Adaptation of the technique

The therapy was adapted for people with Alzheimer's disease. Full details are available elsewhere (Brierley et al, 2003). The main adaptations included delivery in the individual's home and involving the carer in the treatment. Four specific psychological areas were targeted. Autobiographical narrative was used to strengthen self-worth. Important past conflicts, which resonated with current difficulties, were explored and resolved. The illness itself was discussed and emphasis placed on improving social and interpersonal relationships including, but not emphasising, the role of the partner. In addition to the individual therapy, the therapist spent 10 min each session with the carer, listening to the carer's needs and informing the carer of therapeutic progress.

Implementation of the technique

Psychotherapy sessions lasted 50 min. The psychotherapy has been summarised in a manual (Shapiro & Firth, 1987) and treatment fidelity was ensured by regular supervision using audiotapes. One session from each individual therapy was rated for adherence to the model using the Sheffield Psychotherapy Rating Scale (Shapiro & Startup, 1993). This scale allows sessions to be rated according to three main subscales: one for psychodynamic interpersonal therapy; one for cognitive-behavioural therapy; and one for generic aspects of psychotherapy. The intervention showed high scores on the psychodynamic interpersonal therapy and generic sub-scales and low scores on the cognitive-behavioural therapy scale, confirming adherence to the model.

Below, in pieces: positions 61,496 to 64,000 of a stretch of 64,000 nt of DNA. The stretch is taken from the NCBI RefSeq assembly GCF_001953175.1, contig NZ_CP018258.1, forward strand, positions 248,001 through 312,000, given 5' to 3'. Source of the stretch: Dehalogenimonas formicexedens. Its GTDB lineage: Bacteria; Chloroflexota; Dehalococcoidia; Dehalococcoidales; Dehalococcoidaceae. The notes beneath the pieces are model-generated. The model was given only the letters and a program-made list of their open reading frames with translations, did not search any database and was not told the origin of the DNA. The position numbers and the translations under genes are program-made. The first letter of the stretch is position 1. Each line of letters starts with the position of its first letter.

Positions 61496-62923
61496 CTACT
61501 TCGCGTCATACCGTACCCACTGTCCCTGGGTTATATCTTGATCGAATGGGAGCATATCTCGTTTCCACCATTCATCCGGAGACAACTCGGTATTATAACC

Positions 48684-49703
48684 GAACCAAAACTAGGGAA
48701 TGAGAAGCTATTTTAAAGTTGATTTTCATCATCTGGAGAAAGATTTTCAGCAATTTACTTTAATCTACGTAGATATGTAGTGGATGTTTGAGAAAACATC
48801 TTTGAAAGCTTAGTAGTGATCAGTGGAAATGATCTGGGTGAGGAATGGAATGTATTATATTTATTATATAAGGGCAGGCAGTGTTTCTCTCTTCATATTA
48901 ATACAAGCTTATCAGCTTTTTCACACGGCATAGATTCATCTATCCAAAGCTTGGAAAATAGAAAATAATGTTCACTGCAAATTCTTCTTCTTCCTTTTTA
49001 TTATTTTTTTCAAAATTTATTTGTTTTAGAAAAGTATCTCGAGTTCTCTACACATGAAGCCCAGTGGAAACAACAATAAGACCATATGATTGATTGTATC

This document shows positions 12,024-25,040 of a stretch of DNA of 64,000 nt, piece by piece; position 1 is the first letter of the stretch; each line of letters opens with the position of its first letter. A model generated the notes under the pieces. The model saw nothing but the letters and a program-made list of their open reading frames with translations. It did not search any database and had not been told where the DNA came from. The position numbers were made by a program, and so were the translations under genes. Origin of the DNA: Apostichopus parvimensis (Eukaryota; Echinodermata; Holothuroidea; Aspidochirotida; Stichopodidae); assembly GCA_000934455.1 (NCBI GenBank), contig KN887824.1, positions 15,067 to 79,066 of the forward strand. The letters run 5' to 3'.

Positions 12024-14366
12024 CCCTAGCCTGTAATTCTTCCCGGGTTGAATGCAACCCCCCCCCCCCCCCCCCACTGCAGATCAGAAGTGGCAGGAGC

Assessments of patients

The following assessments were carried out before the start of the therapy, at the end of the therapy (6 weeks after recruitment) and at 3 months follow-up.

Cornell Scale for Depression in Dementia

This is a 19-item scale assessing depressive symptoms in people with dementia (Alexopoulos et al, 1988). It is rated on a three-point scale of absent, mild or intermittent, and severe. A score of 8 or above is indicative of significant depressive symptoms.

Mini-Mental State Examination

This is a 30-item measure of cognitive function, with a maximum score of 30 points (Folstein et al, 1975). It normally takes 5-10 min to complete.

Revised Memory and Behavior Problems Checklist

This is a 24-item questionnaire rating both the frequency of behavioural problems in those with dementia and the intensity of the reactions in their carers (Teri et al, 1992). Frequency and reaction are both rated on a six-point scale.

Bristol Activities of Daily Living Scale